Sparky’s Magic Piano and the ‘Rachmaninov Challenge’

When I was growing up in early 80s, there was a radio show for kids in New Zealand on Sunday mornings. I remember they started around 7am and they lasted a few hours. Most of the recordings were recycled British and American radio drama from the 50s and 60s but they had great atmosphere and production values – remember that this was from a time when radio actually meant something. My very favourite story was Sparky’s Magic Piano, with Spike Milligan’s Bad Jelly the Witch coming in a close second.

Sparky was a little boy who discovered his piano was magic. It played any piece he asked it to, fooling his teacher into thinking he was the greatest pianist of all time. He toured the most famous concert halls in the world, delighting his audiences with his skill and expertise until….he woke up. The music was great; a seriously good selection including Chopin, Liszt, Beethoven and Rimsky-Korsakov…..but one piece, Rachmaninov’s Prelude in C sharp minor, Opus 3 number 2, was my favourite. Powerful and menacing, this is music that makes your spine tingle.

I remembered the piece yesterday, listened to it and decided upon a challenge for myself – the Rachmaninov challenge! I have just ordered the sheet music:

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Now I should say here that I’m not a ‘Rachmaninov’ type of pianist’. I’m more of a ‘play-a-few-chords and-then-some-melodic-lines-by-ear’ type of pianist. This is basically out of my league. I do have a few things going for me though: 1. The piece starts slowly with big spacious chords 2. The piece ends slowly with big spacious chords 3. I don’t mind practicing 4. I don’t have to perform in a concert hall when I am finished.

The challenge with this piece really starts about 2:02, with the serious roadblock appearing at 2:35. Watch the performance below to see what I mean, but also just enjoy this work as a masterpiece of romantic period piano.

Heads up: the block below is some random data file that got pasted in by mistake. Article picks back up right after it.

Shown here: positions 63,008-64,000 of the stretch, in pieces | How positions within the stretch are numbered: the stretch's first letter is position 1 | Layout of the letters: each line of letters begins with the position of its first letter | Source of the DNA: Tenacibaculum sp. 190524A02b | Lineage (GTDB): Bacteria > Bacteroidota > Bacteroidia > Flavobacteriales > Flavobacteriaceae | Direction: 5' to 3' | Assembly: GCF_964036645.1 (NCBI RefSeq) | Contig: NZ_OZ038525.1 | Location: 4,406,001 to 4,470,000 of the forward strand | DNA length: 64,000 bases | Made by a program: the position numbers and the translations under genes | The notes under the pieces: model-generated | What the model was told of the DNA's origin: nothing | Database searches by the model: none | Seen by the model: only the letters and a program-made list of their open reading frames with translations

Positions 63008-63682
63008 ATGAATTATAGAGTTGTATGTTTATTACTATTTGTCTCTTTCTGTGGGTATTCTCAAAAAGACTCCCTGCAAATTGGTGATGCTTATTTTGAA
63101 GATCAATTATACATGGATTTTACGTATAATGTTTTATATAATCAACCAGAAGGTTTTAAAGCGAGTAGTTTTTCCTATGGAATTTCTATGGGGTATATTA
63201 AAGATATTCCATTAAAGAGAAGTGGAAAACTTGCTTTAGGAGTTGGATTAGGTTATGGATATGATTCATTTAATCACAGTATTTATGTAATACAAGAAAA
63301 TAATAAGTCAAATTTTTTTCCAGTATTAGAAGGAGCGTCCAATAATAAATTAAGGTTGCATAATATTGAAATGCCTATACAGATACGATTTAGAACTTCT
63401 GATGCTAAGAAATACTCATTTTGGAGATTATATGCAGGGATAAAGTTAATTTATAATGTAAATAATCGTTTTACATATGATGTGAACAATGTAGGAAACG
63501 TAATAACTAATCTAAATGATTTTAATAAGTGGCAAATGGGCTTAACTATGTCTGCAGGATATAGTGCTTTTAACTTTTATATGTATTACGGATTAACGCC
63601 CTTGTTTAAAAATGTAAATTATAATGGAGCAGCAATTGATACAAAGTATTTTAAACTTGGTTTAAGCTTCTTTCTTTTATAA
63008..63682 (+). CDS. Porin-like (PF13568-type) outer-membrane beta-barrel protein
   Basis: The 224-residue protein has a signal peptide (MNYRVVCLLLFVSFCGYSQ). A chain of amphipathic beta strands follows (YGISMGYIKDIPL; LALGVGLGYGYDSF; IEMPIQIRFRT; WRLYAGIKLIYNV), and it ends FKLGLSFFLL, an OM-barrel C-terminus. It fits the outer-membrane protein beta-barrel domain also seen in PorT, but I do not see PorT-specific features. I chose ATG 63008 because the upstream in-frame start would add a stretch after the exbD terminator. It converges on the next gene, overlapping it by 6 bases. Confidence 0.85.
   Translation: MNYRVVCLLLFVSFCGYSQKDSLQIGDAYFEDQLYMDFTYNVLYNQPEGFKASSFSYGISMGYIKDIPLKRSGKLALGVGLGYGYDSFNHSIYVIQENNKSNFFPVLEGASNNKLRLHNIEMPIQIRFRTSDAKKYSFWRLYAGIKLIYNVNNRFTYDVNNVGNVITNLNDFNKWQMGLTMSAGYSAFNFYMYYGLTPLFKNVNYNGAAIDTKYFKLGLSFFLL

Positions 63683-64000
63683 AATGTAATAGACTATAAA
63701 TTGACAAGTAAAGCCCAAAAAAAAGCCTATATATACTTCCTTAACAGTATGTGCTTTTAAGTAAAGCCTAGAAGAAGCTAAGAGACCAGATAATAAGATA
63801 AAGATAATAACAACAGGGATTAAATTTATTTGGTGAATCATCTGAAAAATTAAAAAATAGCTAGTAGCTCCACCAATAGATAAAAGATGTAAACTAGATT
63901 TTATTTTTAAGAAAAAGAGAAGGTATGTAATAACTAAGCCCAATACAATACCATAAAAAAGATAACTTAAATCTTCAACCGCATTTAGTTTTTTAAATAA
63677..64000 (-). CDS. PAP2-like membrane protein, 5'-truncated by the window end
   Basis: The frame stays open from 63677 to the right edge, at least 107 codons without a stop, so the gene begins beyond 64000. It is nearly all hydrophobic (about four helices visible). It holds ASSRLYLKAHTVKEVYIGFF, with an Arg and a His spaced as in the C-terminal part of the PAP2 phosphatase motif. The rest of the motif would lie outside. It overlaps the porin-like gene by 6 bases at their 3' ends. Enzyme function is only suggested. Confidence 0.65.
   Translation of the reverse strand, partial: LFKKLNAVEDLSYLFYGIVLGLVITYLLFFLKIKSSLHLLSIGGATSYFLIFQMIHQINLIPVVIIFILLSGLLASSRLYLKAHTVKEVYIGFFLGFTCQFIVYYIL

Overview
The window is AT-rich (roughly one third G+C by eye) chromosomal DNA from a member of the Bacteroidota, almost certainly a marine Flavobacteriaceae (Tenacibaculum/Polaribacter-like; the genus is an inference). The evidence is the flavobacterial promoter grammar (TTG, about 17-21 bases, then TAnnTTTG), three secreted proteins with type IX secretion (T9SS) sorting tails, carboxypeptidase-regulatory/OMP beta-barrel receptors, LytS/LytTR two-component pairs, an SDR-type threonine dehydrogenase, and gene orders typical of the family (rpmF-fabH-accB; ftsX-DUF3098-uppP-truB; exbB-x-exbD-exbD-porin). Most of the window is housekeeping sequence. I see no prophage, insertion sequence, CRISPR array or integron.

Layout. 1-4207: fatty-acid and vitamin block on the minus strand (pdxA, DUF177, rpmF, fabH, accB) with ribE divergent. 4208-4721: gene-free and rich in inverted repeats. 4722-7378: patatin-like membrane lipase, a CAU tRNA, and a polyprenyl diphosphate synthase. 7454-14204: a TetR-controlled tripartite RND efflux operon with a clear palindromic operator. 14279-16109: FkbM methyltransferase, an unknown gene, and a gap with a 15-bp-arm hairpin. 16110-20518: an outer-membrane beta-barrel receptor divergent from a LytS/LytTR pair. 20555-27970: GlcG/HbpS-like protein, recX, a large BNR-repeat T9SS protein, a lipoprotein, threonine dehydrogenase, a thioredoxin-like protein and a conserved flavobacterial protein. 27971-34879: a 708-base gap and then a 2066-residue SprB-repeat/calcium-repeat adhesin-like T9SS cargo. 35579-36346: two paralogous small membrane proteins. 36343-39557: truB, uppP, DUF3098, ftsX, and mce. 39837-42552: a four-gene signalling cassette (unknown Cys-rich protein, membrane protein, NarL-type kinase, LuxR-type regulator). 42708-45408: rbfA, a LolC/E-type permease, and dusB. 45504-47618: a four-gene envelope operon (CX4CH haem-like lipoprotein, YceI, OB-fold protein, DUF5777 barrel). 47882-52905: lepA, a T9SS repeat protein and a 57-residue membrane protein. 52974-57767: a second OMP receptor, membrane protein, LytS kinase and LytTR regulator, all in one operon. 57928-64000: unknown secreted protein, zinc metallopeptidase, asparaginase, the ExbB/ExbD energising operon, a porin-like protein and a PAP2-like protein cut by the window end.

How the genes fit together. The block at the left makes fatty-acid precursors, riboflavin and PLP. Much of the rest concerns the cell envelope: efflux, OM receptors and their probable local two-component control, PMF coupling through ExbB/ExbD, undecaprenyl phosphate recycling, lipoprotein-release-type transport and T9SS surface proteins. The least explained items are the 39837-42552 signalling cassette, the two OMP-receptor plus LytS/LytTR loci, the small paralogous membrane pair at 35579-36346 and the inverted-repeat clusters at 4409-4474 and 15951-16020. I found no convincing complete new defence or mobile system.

So there’s the Rachmaninov challenge. I’ll post updates here. Wish me luck!

Why not have a listen to Sparky’s magic piano while you’re here. It’s a treat.

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One thought on “Sparky’s Magic Piano and the ‘Rachmaninov Challenge’

  1. I absolutely love listening to classic. The only issue is that I never can remember the names of the songs I like. In fact I have some pieces in my head, like earworms, that I never could find again. I had a small mug as a child, if you took the mug it played music, if you put it on the table, it stopped. I am absolutely sure it played a mozard melody, a beautiful one. I never found it again.

    Later in my twenties I was watching lots of WW2 documentaries and quite a lot of them had a very dramatic classic song either as opening or at the end of the documentary. All I know is that it was played with a violin. Such a beautiful song, but it’s still haunting me because I can’t find it.

    Apart from that, I have a playlist on YouTube that I named “classic/piano” where I sometimes add things I like. But not just classic but also contemporary piano stuff like epic movie soundtracks (Hans Zimmer Time on Piano for example, or Comptine d’Un Autre Été which I find a very beautiful piano piece as well).

    I can’t play piano except the Chopsticks (Flohwalzer). My grandpa had a band and the pianist thaught me the easy Chopsticks song when I was a kid. I stil can play it today 🙂 I sometimes wondered if I should get myself a digital piano, I’d be interested but I already have several expensive and time-consuming hobbies, this would open a new rabbit hole I guess 😀 But maybe someday, who knows.

    Like

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